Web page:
Our third issue of Global Graffiti features an exciting mix of essays, reviews, translation, poetry, fiction, and photography that focuses on migration in its various iterations. Migration has played an important role throughout human history, but it seems to be even more relevant today as we navigate increasingly globalized lives. It has also been a source of tension, especially in times like the present when economic problems tend to seek scapegoats. Nonetheless, the encounters caused by migration are productive sites for defining identities. The pieces included in this issue look at the subject of migration from a variety of perspectives, investigating how physical movement affects the individual migrant as well as the host societies.
The first piece we have included in this issue, which we are excited to share with our readers, is a set of six microfictions by Argentinean writer Ana María Shua. These delightfully short stories, which recall some of the best work of Calvino and Borges, engage with questions of migration in a sly way. Among the characters featured in these pieces are interplanetary visitors who ask the reader to question her/his preconceptions.
Next up, we have a trio of pieces related to contemporary immigration to Italy. David Sharp’s essay entitled “Racism, Italian Style” reflects on Italian immigration through a discussion of Gianrico Carofiglio’s legal thriller Involuntary Witness (2002). Giulia Po’s translation of Moira Adriana Pulino’s “Nocturne,” a short story published by Eks&Tra (an Italian association that promotes intercultural awareness in part through writing workshops for migrant writers), focuses on the geography of memory as it follows the experiences of an immigrant to Italy and his soliloquy to Soledad, the embodiment of his solitude. Finally, we have Monica Hanna’s review of a new novel by Amara Lakhous, an Algerian-born writer and journalist who has lived in Rome for the past 15 years and now publishes works in Italian. Lakhous’s novel investigates not just the experience of immigrants in Italy, but also the effect of their presence on Italian society overall.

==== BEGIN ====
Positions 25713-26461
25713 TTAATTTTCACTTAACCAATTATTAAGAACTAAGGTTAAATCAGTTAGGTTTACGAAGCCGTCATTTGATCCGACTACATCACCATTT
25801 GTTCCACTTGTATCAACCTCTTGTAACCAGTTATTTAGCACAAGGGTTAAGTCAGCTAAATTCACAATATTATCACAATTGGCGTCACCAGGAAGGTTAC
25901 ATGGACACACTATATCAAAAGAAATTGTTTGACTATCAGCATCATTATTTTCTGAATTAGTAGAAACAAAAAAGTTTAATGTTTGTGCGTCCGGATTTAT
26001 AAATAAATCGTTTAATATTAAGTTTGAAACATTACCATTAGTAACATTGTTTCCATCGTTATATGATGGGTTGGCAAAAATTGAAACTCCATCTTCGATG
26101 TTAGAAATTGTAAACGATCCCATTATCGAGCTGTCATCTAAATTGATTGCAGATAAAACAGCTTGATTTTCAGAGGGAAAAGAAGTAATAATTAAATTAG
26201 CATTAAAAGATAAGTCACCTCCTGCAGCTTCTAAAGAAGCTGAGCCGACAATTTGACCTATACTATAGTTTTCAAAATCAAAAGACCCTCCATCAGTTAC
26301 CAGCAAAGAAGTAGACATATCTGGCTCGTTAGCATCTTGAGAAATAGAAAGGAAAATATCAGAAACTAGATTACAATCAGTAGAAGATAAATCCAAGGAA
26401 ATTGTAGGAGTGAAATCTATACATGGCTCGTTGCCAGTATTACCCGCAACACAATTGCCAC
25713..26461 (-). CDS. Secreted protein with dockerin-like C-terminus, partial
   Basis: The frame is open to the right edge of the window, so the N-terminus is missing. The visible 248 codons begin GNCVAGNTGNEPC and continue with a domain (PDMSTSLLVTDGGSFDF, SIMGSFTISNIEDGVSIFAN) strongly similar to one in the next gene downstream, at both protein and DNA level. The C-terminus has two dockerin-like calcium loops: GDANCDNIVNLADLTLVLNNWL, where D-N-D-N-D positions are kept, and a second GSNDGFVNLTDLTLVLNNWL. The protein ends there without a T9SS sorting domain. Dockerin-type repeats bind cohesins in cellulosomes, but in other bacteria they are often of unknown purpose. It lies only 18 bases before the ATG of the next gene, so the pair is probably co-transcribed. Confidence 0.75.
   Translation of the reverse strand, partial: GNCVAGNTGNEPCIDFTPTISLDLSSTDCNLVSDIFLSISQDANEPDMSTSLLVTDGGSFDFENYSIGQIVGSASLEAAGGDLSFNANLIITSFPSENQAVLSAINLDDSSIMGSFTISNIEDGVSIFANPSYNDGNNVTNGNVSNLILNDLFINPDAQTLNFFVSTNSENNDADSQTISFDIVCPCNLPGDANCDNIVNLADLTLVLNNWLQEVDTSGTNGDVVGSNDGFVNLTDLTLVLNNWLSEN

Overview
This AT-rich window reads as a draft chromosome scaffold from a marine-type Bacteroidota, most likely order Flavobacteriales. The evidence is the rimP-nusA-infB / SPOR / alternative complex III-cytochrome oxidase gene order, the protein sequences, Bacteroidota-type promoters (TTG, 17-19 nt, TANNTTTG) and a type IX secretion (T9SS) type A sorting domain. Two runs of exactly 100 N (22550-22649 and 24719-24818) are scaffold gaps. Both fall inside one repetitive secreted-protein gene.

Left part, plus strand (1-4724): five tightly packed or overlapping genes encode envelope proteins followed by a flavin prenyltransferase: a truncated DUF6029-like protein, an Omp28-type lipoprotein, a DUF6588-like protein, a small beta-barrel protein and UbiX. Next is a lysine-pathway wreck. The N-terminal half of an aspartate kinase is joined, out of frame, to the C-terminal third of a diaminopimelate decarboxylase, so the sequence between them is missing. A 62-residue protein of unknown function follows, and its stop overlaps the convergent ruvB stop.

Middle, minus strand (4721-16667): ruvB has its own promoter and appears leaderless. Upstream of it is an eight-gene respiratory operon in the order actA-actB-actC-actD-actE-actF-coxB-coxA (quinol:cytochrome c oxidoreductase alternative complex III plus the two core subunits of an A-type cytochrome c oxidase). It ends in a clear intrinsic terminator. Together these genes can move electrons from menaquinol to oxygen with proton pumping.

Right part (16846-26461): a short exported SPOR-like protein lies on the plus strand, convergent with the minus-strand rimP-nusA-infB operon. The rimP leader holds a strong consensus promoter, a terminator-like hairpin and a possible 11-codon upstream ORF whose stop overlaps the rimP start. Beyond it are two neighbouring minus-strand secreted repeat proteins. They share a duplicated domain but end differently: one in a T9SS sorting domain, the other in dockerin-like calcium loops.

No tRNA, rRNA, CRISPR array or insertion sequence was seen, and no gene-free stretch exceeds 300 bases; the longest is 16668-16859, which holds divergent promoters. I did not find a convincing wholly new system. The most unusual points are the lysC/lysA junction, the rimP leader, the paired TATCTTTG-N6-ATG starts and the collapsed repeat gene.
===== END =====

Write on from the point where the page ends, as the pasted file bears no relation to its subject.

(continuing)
Additionally, throughout this issue we are featuring the photography of John Nyboer, including a selection from four of his photographic series which investigate western migrations within the United States in search of the “American Dream.”
We hope that you enjoy this issue and send along any comments to firstname.lastname@example.org. Keep an eye out for our next issue, which will focus on cities. Make sure to contact us if you’re interested in submitting.